Fishing Bamboo on the Middle Deschutes River

I got out on the Middle Deschutes River about 30 minutes from my house yesterday with my good friend, Jonathan Walter, from Denver. What a beautiful day on the river. I set Jonathan up with one of my medium fast action 7′ 6″ 5 wt bamboo rods and I took out my 9′ 0″ 4 wt bamboo EuroNymphing rods. We had a great time tempting the feisty browns and rainbows…Jonathan did well swinging wet flies through the riffles and I picked up quite a few fish on a yellow sally nymph in the faster water. Here are a couple photos of our afternoon.

A beautiful sunny afternoon on the river for Jonathan and me.
Here is Jonathan swing wet flies through a beautiful riffle.
A nice little brown that took my nymph.
A colorful rainbow.

A great Montana Brown Trout

Earlier this year I was privileged to present my good friend, Carol Morris, with one of my new 10′ 6″ 5 wt bamboo Trout Spey Rods. Since then, she has been working on her two handed casting, and it looks her efforts have paid off. She just returned from a 3 week trip to Montana where she fished the rod a lot for some of those big Montana Brown Trout. Check out her success below:

Here is Carol with her new bamboo Trout Spey rod.
Carol’s great catch.

Router Bit for Cutting Reel Seat Mortices

Hi Everyone,

I often get the question of what router bit I use to cut the mortices on my wood reel seat inserts on my bamboo fly rods. I’ve found one that works pretty well from Rockler (www.rockler.com), a Convex Edge Rounding Bit…Item No. 22597. I also had another question about how I hold the reel seat insert to make the router cut. I’ve come with a simple solution….I’ve routered a 5/16″ slot in a piece of melamine, and then notched out the area where the insert is held. I put the insert on a 5/16″ threaded rod, which then fits down into the slot in the melamine. The edge of the melamine can then slide on the router table fence to make the cut.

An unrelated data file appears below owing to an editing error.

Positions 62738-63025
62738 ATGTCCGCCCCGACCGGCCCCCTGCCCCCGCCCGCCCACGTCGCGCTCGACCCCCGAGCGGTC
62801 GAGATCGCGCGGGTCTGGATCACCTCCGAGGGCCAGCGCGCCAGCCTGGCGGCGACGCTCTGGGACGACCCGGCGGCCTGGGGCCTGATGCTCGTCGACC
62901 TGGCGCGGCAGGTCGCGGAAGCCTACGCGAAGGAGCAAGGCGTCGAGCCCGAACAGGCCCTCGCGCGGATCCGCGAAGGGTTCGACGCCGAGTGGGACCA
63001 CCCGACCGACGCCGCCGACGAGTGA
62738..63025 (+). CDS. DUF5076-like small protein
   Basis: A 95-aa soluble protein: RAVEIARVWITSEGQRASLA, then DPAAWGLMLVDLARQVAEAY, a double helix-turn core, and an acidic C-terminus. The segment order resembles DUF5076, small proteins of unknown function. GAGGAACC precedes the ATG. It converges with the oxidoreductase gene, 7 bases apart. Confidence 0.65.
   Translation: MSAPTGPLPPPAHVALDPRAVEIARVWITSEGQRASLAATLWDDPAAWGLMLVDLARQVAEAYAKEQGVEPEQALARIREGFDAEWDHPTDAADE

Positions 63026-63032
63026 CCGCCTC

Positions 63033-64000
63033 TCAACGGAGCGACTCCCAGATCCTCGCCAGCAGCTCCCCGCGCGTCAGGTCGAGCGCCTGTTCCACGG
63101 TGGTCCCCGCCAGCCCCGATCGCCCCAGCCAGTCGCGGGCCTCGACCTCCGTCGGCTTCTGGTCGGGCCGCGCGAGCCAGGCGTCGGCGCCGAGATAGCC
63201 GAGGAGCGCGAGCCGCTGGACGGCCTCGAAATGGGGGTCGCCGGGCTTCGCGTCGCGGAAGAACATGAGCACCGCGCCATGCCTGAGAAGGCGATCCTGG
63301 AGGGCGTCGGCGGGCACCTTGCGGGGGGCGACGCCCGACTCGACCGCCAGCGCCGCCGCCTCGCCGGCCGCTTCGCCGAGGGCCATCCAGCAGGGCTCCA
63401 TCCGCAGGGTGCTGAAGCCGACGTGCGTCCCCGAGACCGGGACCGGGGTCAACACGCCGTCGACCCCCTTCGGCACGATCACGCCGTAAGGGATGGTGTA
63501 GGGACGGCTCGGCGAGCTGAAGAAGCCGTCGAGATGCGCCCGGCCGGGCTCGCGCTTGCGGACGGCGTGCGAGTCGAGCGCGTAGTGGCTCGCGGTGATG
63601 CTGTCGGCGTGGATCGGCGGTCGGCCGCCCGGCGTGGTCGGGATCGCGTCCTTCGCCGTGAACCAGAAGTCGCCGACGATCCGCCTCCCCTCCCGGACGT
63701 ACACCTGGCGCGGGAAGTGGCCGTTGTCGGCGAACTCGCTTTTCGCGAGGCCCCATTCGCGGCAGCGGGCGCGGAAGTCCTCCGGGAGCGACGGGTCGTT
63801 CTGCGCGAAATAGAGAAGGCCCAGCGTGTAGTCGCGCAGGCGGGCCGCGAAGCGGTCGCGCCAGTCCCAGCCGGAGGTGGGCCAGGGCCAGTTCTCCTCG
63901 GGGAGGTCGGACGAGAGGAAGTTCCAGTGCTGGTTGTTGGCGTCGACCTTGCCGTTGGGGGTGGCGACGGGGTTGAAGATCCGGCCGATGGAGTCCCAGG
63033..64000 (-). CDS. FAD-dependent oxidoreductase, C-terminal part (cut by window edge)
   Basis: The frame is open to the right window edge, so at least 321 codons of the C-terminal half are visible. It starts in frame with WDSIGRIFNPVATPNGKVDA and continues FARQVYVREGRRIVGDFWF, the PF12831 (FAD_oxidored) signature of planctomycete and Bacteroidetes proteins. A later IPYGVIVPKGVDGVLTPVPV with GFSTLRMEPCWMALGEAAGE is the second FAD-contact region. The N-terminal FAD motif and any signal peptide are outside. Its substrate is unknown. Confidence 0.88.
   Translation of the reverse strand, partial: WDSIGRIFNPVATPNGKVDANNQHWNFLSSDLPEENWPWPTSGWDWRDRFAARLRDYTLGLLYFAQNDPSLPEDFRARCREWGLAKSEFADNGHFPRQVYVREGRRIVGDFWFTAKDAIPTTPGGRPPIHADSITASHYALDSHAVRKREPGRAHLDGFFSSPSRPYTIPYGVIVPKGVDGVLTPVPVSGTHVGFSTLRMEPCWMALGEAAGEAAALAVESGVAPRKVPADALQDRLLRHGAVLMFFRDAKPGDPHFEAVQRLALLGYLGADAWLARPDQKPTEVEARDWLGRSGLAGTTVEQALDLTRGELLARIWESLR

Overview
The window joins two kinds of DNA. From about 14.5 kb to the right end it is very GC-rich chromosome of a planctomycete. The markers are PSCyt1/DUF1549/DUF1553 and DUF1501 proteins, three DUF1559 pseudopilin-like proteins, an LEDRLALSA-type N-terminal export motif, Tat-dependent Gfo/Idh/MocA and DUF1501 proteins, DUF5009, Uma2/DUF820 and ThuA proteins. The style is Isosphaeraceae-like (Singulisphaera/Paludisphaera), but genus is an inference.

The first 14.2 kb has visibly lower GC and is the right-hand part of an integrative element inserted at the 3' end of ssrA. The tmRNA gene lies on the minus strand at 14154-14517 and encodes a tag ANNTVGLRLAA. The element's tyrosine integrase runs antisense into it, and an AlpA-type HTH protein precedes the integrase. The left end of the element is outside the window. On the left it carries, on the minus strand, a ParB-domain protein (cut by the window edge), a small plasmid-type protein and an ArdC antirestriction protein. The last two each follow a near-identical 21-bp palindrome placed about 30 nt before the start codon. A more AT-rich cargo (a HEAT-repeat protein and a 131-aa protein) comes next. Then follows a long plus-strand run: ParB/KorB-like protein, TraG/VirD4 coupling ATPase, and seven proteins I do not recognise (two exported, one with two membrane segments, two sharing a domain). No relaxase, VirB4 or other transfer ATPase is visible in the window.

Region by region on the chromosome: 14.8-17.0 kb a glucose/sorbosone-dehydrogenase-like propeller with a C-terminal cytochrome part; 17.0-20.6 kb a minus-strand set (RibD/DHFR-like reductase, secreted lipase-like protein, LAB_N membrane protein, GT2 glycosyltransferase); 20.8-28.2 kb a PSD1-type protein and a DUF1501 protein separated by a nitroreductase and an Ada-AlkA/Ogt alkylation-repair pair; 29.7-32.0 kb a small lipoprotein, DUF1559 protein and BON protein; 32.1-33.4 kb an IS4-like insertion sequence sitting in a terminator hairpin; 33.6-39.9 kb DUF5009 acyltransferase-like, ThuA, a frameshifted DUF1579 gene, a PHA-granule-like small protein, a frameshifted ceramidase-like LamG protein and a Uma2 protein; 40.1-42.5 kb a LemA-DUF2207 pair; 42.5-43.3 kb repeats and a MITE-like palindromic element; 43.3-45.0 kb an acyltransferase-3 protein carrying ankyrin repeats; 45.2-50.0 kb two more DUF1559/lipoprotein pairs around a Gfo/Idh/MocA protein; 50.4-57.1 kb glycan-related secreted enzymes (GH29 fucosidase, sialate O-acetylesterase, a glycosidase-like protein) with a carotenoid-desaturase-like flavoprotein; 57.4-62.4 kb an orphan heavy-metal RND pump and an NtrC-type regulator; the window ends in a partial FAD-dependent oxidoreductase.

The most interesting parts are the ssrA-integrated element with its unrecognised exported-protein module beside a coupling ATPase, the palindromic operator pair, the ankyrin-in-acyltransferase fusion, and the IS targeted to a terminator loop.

Convex Edge Rounding Bit
Finished Reel Seats
Reel Seat holder for cutting mortices on a router table.

Fishing the Frying Pan River in Colorado – Bill and Dave’s Excellent Adventure!

I got to spend a week in Colorado with my great friend and fishing buddy, Bill, in June. Even though water levels had ramped up to 30 year highs on the Frying Pan River, we still were able to find some very nice Rainbows and Browns. With the high waters, there really wasn’t much opportunity to fish to rising fish…small nymphs were the ticket. I fished one of my 8′ 0″ 6 wt bamboo fly rods…and Bill fished graphite…ugh! Mysis Shrimp near the dam worked very well, and small #22 midge and BWO nymphs and emergers worked very well lower down on the river. Here are a few photos of our trip.

Getting primed to fish the Frying Pan our first evening.
Getting primed to fish the Frying Pan our first evening.
Taking a lunchtime break.
Taking a lunchtime break.
A nice rainbow for Bill.
A nice rainbow for Bill.
A big brown that took a mysis shrimp pattern.
A big brown that took a mysis shrimp pattern.
Another nice fish comes to the net for Bill.
Another nice fish comes to the net for Bill.
A beautiful rainbow for me.
A beautiful rainbow for me.
A fantastic rainbow for Bill.
A fantastic rainbow for Bill.

Another bamboo rod building class is completed

It was busy in the workshop last week as I was conducting my bamboo fly rod building class for two great guys (Mark and Jeff) who came up here from Davis, California. First we got them on the Fall River to test out some bamboo rods to figure out what taper they each wanted. Funny…they each like the same rod, my 7′ 6″ 5 wt Progressive Action Signature Series Rod…so that is what they each built. We spent 7 days going through the bamboo rod building process. They each had strong woodworking backgrounds so they took to the rod building process well. Their rods came out great, and they are now back in California completing the final finishing steps on their rods. Here are a few pictures of our week:

Testing out bamboo fly rods on the Fall River.
A nice catch on bamboo.
Mark is splitting strips for his rod.
Mark and Jeff tag-teaming it on the beveller.
Jeff working hard on his hand planing of thin strips for his tip sections.
All glued up and checking for straightness.
Shaping the cork grip.
Proud and happy students with their bamboo fly rods.